A country artist who transcended his world

Special to The Times

Several years ago on a flight to Los Angeles, Eddy Arnold was asked by the first-class flight attendant what he "did" for a living. With no hint of ego or delusion he answered, "Why, I'm Eddy Arnold."

And such was his fame. While others worked really hard to achieve theirs, Arnold just sang. He wrote and recorded some of the most beautiful music ever. There were no rhinestone suits, no affairs with movie stars, no drug problems, no nothing . . . just great music. And the numbers don't lie. His songs have spent more time on the charts than everybody else's. Everybody!

His songs embodied a subtle elegance and sophistication that transcended country music. His easy phrasing turned songs like "Make the World Go Away," "Welcome to My World" and "You Don't Know Me" into "pop" standards, prompting other great, distinctive singers like Ray Charles, Dean Martin, Elvis Presley and Frank Sinatra to record them themselves.

As a songwriter, that achievement alone is worthy of a bust in the Hall of Fame. His accomplishments are staggering and well documented. But what's most impressive is how he did it. In a world where apparently anybody can be famous for no good reason, Arnold was famous for the right ones.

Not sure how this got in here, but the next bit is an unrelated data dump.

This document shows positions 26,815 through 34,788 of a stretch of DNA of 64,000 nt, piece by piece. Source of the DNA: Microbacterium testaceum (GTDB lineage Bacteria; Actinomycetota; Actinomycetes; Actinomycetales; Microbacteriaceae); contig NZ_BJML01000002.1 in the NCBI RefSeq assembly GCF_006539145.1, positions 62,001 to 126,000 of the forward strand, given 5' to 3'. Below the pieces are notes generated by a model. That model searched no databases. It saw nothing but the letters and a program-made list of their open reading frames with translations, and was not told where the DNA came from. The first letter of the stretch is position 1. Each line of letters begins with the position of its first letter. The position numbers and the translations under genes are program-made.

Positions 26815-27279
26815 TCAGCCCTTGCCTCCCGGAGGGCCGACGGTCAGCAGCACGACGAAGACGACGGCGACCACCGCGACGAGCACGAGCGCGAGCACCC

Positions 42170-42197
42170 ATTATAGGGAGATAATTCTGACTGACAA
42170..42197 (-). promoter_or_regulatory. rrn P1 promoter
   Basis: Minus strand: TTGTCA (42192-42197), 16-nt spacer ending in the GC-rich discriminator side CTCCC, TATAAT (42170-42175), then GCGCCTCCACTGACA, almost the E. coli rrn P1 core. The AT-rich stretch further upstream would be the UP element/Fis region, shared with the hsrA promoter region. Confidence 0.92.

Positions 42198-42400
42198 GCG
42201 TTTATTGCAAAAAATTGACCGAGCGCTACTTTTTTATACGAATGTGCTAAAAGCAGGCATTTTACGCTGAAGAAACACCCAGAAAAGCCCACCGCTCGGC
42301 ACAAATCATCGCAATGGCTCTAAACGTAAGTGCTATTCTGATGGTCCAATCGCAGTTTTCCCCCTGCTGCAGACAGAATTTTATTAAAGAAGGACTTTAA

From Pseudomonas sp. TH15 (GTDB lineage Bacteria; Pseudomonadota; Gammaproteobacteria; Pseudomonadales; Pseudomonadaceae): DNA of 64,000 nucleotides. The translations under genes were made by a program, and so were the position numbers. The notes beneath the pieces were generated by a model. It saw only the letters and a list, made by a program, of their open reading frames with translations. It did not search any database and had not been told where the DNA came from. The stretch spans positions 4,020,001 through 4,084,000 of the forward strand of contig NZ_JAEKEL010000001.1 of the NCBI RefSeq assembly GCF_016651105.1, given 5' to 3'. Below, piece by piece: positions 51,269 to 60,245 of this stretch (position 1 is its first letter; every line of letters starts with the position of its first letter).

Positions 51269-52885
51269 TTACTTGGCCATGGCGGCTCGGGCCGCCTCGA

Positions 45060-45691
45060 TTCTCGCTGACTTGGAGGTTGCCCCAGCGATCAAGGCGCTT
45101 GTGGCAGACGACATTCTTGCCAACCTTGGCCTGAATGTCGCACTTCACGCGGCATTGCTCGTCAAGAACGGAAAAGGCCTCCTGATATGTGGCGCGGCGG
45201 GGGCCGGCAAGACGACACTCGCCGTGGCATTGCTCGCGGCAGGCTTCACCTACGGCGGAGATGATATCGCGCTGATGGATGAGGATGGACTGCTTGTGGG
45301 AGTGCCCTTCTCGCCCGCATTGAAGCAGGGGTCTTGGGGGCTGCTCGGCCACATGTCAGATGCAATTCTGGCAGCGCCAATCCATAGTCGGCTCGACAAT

Early in my career, I had the pleasure (or audacity, really) of singing "Make the World Go Away" for a television show taped at the Ryman Auditorium in Nashville. Several months after that, I had the good fortune of meeting Arnold. He leaned into me to tell me how much he enjoyed my version of his song. I bragged about that for months. Apparently I haven't stopped.


Raul Malo is the former lead singer of the alt-country band the Mavericks and is now a solo artist working in a number of genres.

Copyright © 2019, Los Angeles Times
EDITION: California | U.S. & World